Sorry guys! Halloween was busy for me!
Ok, so yeah the just of what everyone is saying is correct.
If you want to add a new library and then have it be accessable in script, you have a few steps to do:
1) add it to the engine via a library in CMAKE, and then compile it into the engine. As Jason said, you can look at the existing libraries for how to do that(though a wiki page should get made about it). But you'll have a file for the library in cmake, and then add a reference to that via addLibrary(myLibrary) in the torque3d.cmake file so it gets actually included on generation.
2) Once it's in and compiling, you'll want to have a way to actually call it to do things. This is where what @ irei1as
said comes in.
You have 2 main macro functions you can add to a file in the engine so that you can call stuff from script:
DefineEngineMethod and DefineConsoleFunction.
DefineEngineMethod basically attaches a script function to the namespace/object class in question.
So if you made a new object derived from ScriptObject to do whatever your library does, you could then add something like:
DefineEngineMethod(MyNewObject, myFunction, void, (Point3F position), (Point3F::Zero), "This is a test function that calls a function in myNewObject")
As you can see from above, if we have our new ScriptObject derived class in the engine - MyNewObject in this case, this will add/expose a script-side function 'myFunction' to any object of MyNewObject type.
So in script, you could then do:
%myObject = new MyNewObject();
And it will go 'ok, so %myObject is of the class MyNewObject, and yep, there's a script function myFunction, so we'll pass %aPosition in and that gets turned into the 'position' argument.
This then calls object->myEngineSideFunction (object in this case being the object you're calling this script function on, and myEngineSideFunction being whatever function in that class you're trying to call) and we pass our position argument into it.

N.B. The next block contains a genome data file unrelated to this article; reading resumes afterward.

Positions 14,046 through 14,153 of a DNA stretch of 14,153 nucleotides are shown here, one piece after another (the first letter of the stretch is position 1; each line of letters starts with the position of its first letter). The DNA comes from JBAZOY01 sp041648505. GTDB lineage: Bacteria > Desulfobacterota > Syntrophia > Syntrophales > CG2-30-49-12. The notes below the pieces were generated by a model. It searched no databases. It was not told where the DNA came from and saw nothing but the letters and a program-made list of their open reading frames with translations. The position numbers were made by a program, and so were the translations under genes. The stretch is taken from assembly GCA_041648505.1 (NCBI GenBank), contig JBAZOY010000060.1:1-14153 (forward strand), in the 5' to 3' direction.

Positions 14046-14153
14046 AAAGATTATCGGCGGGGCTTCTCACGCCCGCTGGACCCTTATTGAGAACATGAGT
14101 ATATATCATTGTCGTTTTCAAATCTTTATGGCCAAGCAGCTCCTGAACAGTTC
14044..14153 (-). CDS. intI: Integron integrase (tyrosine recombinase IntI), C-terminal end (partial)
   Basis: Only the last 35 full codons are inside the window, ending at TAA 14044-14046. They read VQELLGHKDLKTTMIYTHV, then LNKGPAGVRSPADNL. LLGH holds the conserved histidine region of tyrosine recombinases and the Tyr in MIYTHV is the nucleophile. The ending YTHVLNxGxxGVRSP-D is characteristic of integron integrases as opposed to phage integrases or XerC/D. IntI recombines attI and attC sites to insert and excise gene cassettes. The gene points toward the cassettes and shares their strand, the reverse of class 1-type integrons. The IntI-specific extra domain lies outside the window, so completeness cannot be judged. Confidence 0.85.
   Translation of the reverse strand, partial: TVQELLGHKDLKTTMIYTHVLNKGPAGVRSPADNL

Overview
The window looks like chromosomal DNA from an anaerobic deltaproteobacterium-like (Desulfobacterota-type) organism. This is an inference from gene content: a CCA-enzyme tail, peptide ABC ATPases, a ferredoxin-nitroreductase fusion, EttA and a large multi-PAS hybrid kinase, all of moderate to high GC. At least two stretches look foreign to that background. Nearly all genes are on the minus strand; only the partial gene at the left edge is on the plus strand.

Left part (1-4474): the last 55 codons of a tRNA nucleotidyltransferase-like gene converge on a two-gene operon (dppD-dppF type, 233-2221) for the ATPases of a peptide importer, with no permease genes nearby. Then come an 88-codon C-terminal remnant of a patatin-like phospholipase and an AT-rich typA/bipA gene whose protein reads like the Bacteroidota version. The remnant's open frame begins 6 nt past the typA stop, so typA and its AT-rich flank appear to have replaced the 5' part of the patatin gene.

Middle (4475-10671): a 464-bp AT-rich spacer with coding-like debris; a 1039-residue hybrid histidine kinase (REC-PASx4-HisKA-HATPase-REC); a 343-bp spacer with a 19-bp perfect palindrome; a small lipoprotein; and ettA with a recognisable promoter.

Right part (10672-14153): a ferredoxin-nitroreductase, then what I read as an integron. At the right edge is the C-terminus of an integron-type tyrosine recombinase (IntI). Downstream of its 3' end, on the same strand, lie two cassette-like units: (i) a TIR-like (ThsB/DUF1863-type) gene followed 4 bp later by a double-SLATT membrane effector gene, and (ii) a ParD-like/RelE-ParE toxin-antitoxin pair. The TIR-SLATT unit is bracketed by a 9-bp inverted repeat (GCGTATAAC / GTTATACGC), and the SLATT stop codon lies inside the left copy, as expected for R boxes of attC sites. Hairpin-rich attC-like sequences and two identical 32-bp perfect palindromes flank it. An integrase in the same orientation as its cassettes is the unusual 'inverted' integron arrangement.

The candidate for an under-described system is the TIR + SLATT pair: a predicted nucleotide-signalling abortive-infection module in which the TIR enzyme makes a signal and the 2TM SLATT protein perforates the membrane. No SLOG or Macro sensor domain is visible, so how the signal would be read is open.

If you're not making a new object class and just want to call something, like say, a math function, you do DefineConsoleFunction, which would look like this:
DefineConsoleFunction(myFunction, Point3F, (Point3F position), (Point3F::Zero), "This is a test function")
Point3F magicNumber = Point3F(10,9,100);
return magicNumber + position;
As you can see, it's similar, but not identical. We don't have the MyNewObject bit in there, because this doesn't associate to any given class or namespace, it exists in the global namespace.
We also have a different return type after the function name, instead of void like in the prior example, this one will return a Point3F vector. We similarly pass in a vector argument.
So in script, you would do:
%result = myFunction(%aPosition);
We don't have a namespace, so we call the function directly, passing in our argument and it'll return a result.
In practice, you would have your function there call into your library's functions to do whatever you're trying to accomplish, but the setup is the same.
Hopefully that explains it! Let me know if you have any other questions or something doesn't make sense